Departmental Papers (MEAM)

Document Type

Journal Article

Date of this Version



Qin, M. and Bau, H. H. (2012). Magnetohydrodynamic flow of a binary electrolyte in a concentric annulus. Physics of Fluids, 24(3), 037101. doi: 10.1063/1.3689187

© 2012 American Institute of Physics. This article may be downloaded for personal use only. Any other use requires prior permission of the author and the American Institute of Physics. The following article appeared in Phys. Fluids 24, 037101 (2012) and may be found at


We study theoretically magnetohydrodynamic (MHD) motion of a binary electrolyte in a concentric annulus subjected to a uniform, axial magnetic field. The annulus’ cylindrical surfaces serve as electrodes. When a potential difference is imposed across the cylindrical electrodes, radial electric current flows in the solution and interacts with the axial magnetic field to induce a Lorentz body force that drives azimuthal fluid flow. When the annulus is infinitely long, a purely azimuthal flow (analogous to the classical Dean flow) is possible. We determine the velocity profile, ion concentration fields, and current density as functions of the electrodes’ potential difference and study the linear stability of the azimuthal flow. Of particular interest is the effect of the ions’ concentration fields on the centrifugal Dean instability. When the current is directed outwardly, electrochemical effects destabilize the flow, and the MHD flow loses stability at a Dean number much lower than its analogous, pressure driven flow. The supercritical flow consists of convective cells in the transverse plane. In contrast, when the current is directed inwardly, electrochemical effects stabilize the flow and the azimuthal flow is linearly stable for all Dean numbers. When the annulus is capped, purely azimuthal flow is no longer possible, and the flow in the annulus is always three-dimensional. In this case, the secondary flow is mostly driven by pressure gradients induced by the no-slip floor and ceiling. The intensity of the transverse convection depends then only weakly on the current's direction.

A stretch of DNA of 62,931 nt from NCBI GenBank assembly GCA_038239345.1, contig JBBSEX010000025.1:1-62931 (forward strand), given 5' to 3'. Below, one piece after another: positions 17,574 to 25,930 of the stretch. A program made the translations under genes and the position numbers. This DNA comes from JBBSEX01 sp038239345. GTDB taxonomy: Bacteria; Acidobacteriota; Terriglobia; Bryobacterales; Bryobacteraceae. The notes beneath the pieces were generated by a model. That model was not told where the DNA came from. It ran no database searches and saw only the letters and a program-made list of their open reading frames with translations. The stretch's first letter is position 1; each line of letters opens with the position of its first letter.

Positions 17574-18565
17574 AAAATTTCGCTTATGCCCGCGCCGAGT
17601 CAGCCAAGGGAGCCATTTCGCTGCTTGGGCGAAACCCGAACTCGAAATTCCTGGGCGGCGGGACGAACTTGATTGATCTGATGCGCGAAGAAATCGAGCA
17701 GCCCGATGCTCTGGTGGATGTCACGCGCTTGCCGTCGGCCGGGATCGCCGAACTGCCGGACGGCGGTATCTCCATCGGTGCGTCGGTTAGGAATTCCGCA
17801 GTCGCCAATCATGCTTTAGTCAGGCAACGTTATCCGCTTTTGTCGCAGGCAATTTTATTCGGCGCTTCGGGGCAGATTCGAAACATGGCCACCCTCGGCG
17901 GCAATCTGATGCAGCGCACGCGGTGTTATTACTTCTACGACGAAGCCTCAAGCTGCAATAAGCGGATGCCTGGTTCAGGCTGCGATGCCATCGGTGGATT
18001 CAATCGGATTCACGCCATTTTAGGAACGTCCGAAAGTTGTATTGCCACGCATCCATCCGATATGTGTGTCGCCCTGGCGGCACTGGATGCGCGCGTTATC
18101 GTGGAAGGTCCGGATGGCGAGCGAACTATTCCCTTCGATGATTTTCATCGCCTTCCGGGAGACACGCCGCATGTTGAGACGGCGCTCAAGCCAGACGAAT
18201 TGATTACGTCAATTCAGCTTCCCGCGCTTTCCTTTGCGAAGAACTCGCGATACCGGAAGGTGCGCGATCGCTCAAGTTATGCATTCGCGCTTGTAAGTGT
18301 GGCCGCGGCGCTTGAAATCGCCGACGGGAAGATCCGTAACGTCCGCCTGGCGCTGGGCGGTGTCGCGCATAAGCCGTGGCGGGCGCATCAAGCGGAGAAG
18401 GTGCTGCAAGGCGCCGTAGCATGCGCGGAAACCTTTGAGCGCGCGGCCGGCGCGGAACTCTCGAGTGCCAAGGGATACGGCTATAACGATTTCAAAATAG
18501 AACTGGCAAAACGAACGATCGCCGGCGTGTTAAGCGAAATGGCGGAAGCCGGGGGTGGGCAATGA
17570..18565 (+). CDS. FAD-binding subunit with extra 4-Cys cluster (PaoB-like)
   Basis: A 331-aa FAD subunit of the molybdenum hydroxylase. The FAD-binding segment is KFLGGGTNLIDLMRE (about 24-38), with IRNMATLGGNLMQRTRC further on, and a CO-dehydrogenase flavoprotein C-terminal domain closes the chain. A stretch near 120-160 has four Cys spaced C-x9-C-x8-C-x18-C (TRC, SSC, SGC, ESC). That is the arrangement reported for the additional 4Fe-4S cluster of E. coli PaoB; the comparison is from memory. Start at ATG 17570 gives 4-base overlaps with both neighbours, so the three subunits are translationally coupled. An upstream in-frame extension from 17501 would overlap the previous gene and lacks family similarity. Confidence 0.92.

Date Posted: 28 March 2012

This document has been peer reviewed.